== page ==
‘Cannabis as an art form;’ this cookbook with recipes from Massachusetts chefs showcases THC, CBD and hemp as ingredients

Tracey Medeiros had started to see articles popping up that shared wellness properties associated with cannabis.

Already the author of several cookbooks, Medeiros knew where to take her sudden attention to the plant.

“I thought, why not write a cookbook that would showcase cannabis and all the wonders of it and I thought it was important also to support and write about the food community throughout our country,” Medeiros said in a phone interview. “I began seeking out folks who looked at cannabis as an artform and folks that wanted to elevate this plant as a serious culinary ingredient.”

That process has led to the creation of “The Art of Cooking with Cannabis,” a cookbook replete with 125 recipes divided into three categories, CBD, Hemp, and THC, some of which were created by Massachusetts chefs. The book will hit local bookshops next month, and will also be available from big retailers like Amazon and Barnes and Noble.

Medeiros includes a recipe or two of her own in her books, but primarily looks to highlight the work of farmers, chefs and food producers. She created her first cookbook after moving to Vermont 17 years ago, and her previous works include “The Vermont Non-GMO Cookbook,” “The Connecticut Farm Table Cookbook,” “The Vermont Farm Table Cookbook” and “Dishing Up Vermont.”

“I’m a big advocate for farmers and obviously you can’t have recipes and ingredients and food without farmers so I think it’s really important to showcase and put a face on these hardworking folks who are just so passionate and just do their job out of love with very little money,” Medeiros said.

That mindset carried into “The Art of Cooking with Cannabis,” showcasing the work of cannabis and hemp farmers.

Inside the cookbook’s pages, readers can get a taste of cannabis recipes created by chefs located from Central Massachusetts to the Cape and Islands.

Jared Forman, the chef and co-owner of Worcester’s deadhorse hill, said the increasing legalization of cannabis in the U.S. is helping to make the plant less taboo, a good thing from his perspective.

“I just like to have more ingredients at our disposal. I think having things available to us is always a good thing and being able to introduce different flavors, just new stuff. It’s a lot of fun,” Forman said.

Though Forman doesn’t use cannabis personally, he said there is no shortage of people who are willing to taste-test.

Being able to use cannabis in the restaurant would be welcome, Forman said.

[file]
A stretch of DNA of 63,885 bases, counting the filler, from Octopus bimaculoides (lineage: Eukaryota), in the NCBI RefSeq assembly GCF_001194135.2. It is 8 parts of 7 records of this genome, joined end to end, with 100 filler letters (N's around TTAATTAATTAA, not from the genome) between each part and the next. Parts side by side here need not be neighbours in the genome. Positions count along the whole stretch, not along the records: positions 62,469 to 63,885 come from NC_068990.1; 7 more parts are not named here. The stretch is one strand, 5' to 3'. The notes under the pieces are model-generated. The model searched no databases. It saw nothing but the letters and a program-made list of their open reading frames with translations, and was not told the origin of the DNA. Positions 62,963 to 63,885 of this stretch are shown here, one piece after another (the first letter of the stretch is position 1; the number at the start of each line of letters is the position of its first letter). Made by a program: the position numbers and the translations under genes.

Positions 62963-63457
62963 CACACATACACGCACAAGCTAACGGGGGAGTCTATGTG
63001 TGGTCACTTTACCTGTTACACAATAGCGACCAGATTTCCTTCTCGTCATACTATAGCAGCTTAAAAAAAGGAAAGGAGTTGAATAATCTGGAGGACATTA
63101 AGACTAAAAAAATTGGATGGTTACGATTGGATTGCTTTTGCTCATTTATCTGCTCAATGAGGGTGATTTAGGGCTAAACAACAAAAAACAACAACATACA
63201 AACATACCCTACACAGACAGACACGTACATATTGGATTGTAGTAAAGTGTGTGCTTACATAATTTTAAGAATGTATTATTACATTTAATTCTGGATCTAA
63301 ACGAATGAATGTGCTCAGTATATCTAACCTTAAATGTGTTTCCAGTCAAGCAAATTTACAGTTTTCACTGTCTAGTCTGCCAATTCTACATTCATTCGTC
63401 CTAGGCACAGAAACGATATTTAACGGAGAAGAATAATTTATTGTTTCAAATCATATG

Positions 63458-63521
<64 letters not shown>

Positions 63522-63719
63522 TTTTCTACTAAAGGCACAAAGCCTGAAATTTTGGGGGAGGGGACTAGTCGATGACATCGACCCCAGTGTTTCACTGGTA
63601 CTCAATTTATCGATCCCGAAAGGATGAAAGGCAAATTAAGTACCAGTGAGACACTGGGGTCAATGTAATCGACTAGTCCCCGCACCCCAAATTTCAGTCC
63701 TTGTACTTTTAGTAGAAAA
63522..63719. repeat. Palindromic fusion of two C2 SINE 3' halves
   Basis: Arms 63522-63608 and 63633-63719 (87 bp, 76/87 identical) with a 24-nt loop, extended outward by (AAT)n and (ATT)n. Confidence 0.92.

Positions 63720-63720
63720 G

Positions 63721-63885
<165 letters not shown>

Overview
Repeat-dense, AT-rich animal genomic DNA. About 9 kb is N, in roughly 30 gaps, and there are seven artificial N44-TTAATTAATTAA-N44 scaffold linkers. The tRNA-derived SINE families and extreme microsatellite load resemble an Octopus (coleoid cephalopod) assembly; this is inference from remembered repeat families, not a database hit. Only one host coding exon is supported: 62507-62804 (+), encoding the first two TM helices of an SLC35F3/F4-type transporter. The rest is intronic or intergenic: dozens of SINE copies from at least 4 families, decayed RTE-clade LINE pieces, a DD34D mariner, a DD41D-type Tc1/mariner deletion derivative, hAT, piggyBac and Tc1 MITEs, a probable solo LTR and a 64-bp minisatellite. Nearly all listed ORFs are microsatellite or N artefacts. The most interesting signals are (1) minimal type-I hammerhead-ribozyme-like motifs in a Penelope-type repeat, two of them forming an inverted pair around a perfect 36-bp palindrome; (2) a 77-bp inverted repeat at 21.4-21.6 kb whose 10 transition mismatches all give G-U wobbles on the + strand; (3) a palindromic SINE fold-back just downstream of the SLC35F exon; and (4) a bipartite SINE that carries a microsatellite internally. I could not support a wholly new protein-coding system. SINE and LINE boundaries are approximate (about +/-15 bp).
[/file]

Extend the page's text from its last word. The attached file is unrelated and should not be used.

“Obviously we’re allowed to serve alcohol at the restaurant but you’re not allowed to serve alcohol and marijuana at the same time,” Forman noted. “If you’re not allowed to overserve people alcohol, which is, I think, appropriate, then in moderation why shouldn’t we be able to serve another ingredient and just do it in moderation and do it responsibly?”

Forman’s recipes in the book include a mixed greens salad with a beet vinaigrette, a wild Maine blueberry sorbet and Mass. maple ice cream, all using either hemp oil or extract and included the book’s hemp chapter.

The Art of Cooking with Cannabis

Maple ice cream featured in “The Art of Cooking with Cannabis,” a cookbook by Tracey Medeiros. Photo by Clare Barboza.

Nicole and Rupert Campbell, owners of The Green Lady Dispensary in Nantucket, are featured in the chapter on THC, with recipes from dispensary chef Eric Anderson.

Anderson produced recipes for Nantucket Protein Logs, classic chocolate chip cookies and a simple cannabis-infused butter.

“He took all of his knowledge and experience and applied it to cannabis,” Nicole Campbell said of Anderson. “I can’t say enough about how flexible he is, how many things he can do, he just doesn’t let anything hold himself back.”

Campbell, like Medeiros, said she feels cannabis lends itself to the creative process. She also appreciated the messages among the recipes. Page 5 reads, “This book is dedicated to the civil rights and cannabis advocates who are tirelessly working to effect social justice reform and equity into the fabric of the industry.”

“That also just lines up very much with what we’re trying to do about educating the consumer,” Campbell said. “We believe that an educated consumer would make wise decisions when consuming cannabis and if people make wise decisions then everybody is safe. They’re safe and all the people around them are safe, so we’re big proponents of that.”

The book also features Cloud Creamery, a newly-approved cannabis company that incorporates the plant into ice cream. Medeiros said she was drawn to that company because the chef uses local milk from grass-fed cows and organic sugarcane.

“These recipes represent something that deeply energizes them and gives them a purpose. Food and cannabis is their love and I just hope that when folks look through this book and read this book and see these recipes that they just feel that. They feel the passion and it inspires them to cook,” said Medeiros.

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